The quality or state of being protestant, especially against the Roman Catholic Church; the principles or religion of the Protestants.
A new religion powered by Martin Luther (1500) a German, based on human reasoning and supposedly claiming Christ as its head, it does away with all saints, authority, the Blessed Virgin, statues, images and prints it own custom bibles based on personal interpretation. It does away with everything that Christ has proposed for his religion and has transformed religion to a state which is pleasing to man but not to God. Today Protestantism includes hundreds of Churches, sects and cults like Calvinists & Lutherans and is still dividing. There are more than 28,000 different types of churches today. The word Protestant comes from protest - to go against. Protestantism will end abruptly with the Second coming of Christ.
This word has many overlapping definitions: A grouping of thousands of Christian denominations that trace their history back to the Protestant Reformation, and the split with the Roman Catholic church over the authority of the pope, the grounds for salvation, the status of the Bible, and the priesthood of all believers. A Christian denomination that is not Roman Catholic, Eastern Orthodox, or the Anglican Communion. This is the definition that we generally use on our web site. A Christian denomination that is neither Roman Catholic nor Eastern Orthodox.
the theological system of any of the churches of western Christendom that separated from the Roman Catholic Church during the Reformation
The principles and common system of doctrines taught by Luther, and by the evangelical churches since
A Christian religion not of the Roman Catholic or Eastern Orthodox faith groups but adhering to some form of Protestant doctrine.
Western Christianity that is not subject to papal authority. Anglicans are categorized as Protestants by many Roman Catholics, Protestants, and some Anglicans. However, some Anglicans are ambivalent about being categorized as Protestants because of the importance of the catholic tradition in Anglicanism. In this regard, catholicity is understood in terms of what has been believed everywhere, always, and by all in the church rather than submission to papal authority and Roman Catholic doctrine. The Anglican, Orthodox, and Roman Catholic churches are understood by some Anglicans to be branches of the one holy catholic and apostolic church.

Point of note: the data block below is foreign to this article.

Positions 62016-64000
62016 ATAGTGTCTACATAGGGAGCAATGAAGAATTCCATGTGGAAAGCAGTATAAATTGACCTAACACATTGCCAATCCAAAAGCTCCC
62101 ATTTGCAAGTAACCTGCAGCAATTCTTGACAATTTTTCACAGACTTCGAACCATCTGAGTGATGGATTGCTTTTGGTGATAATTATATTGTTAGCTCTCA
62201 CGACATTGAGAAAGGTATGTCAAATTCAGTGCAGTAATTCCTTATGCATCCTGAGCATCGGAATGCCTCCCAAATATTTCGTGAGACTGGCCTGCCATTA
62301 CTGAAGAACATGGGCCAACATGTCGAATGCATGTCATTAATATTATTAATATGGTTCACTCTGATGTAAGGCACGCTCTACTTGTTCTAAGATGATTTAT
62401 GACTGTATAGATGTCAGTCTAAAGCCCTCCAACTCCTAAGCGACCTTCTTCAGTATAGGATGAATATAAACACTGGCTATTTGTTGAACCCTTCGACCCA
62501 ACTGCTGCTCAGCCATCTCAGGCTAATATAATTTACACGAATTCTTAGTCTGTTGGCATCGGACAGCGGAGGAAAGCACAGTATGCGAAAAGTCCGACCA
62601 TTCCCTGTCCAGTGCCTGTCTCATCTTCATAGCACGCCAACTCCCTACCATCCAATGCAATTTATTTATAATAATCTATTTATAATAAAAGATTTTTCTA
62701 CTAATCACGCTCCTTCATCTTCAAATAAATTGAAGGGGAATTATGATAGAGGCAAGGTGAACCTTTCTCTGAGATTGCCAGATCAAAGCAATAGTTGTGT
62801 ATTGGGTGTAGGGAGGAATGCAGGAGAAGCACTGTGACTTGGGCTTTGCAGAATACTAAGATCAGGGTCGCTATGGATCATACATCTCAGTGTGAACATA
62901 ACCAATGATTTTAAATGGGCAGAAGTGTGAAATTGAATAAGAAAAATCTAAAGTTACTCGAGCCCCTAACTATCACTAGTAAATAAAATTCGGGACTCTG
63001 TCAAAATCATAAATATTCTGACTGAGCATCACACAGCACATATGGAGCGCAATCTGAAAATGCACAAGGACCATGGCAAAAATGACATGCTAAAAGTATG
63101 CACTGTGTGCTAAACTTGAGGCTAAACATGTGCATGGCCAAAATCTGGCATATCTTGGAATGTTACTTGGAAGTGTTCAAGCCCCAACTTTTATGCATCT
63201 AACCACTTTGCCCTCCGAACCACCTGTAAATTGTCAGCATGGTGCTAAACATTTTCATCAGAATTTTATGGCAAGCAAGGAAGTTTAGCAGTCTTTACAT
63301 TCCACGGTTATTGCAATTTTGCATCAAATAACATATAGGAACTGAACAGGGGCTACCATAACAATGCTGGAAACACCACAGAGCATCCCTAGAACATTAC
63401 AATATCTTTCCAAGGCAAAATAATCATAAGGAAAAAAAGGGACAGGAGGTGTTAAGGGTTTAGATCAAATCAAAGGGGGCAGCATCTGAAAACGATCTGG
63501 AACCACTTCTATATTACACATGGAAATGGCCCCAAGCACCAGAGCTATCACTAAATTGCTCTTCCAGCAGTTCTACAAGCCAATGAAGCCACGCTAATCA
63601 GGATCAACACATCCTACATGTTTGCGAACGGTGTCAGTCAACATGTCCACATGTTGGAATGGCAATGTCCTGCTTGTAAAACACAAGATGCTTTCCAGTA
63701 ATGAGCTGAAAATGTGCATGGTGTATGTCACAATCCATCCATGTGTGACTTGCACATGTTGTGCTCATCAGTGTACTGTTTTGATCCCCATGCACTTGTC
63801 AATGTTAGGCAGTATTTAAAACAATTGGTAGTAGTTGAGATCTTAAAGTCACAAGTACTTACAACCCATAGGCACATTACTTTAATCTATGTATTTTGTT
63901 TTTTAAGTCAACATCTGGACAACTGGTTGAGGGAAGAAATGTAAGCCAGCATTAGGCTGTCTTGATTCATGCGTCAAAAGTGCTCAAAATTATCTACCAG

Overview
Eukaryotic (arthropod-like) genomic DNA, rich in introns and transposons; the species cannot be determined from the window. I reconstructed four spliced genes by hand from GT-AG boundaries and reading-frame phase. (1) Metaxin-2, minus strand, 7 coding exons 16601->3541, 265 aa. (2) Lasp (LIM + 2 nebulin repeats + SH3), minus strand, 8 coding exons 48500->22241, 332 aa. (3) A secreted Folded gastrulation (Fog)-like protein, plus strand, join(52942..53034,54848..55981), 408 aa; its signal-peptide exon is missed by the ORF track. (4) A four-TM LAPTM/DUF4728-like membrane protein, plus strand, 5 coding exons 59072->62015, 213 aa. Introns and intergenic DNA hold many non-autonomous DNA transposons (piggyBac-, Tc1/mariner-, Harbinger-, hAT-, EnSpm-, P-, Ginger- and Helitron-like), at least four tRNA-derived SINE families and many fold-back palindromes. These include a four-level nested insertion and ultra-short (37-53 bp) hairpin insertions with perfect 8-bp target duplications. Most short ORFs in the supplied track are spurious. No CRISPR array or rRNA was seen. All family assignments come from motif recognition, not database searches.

Term applied to a variety of churches that broke with Roman Catholicism in the sixteenth century over issues such as the authoritative interpretation of scripture, church authority in general, and religious practice.
General wave of religious dissent against Catholic church; generally held to have begun with Martin Luther's attack on Catholic beliefs in 1517; included many varieties of religious belief. (p. 526)
referring to any Christian tradition or denomination that arose from, or developed as a later result of, the Protestant Reformation in the 16th century, in which many clergy "protested" against certain abusive ecclesial practices and eventually broke away from the Roman Catholic Church.
A term used in the aftermath of the Diet of Speyer (1529) to designate those who "protested" against the practices and beliefs of the Roman Catholic church. Prior to 1529, such individuals and groups had referred to themselves as "evangelicals".
Protestantism (from "protestors") is one of three main groups of Christianity, typically referring to European churches that separated from the Roman Catholic Church during the Renaissance-era Protestant Reformation. A commonly given definition is merely "any Christian denomination which is not Roman Catholic or Orthodox Christian." The term "Protestant" now represents a diverse range of perspectives, denominations, individuals, and related organizations, all typically focused on a worship of Jesus and a deference to the New Testament over the Old.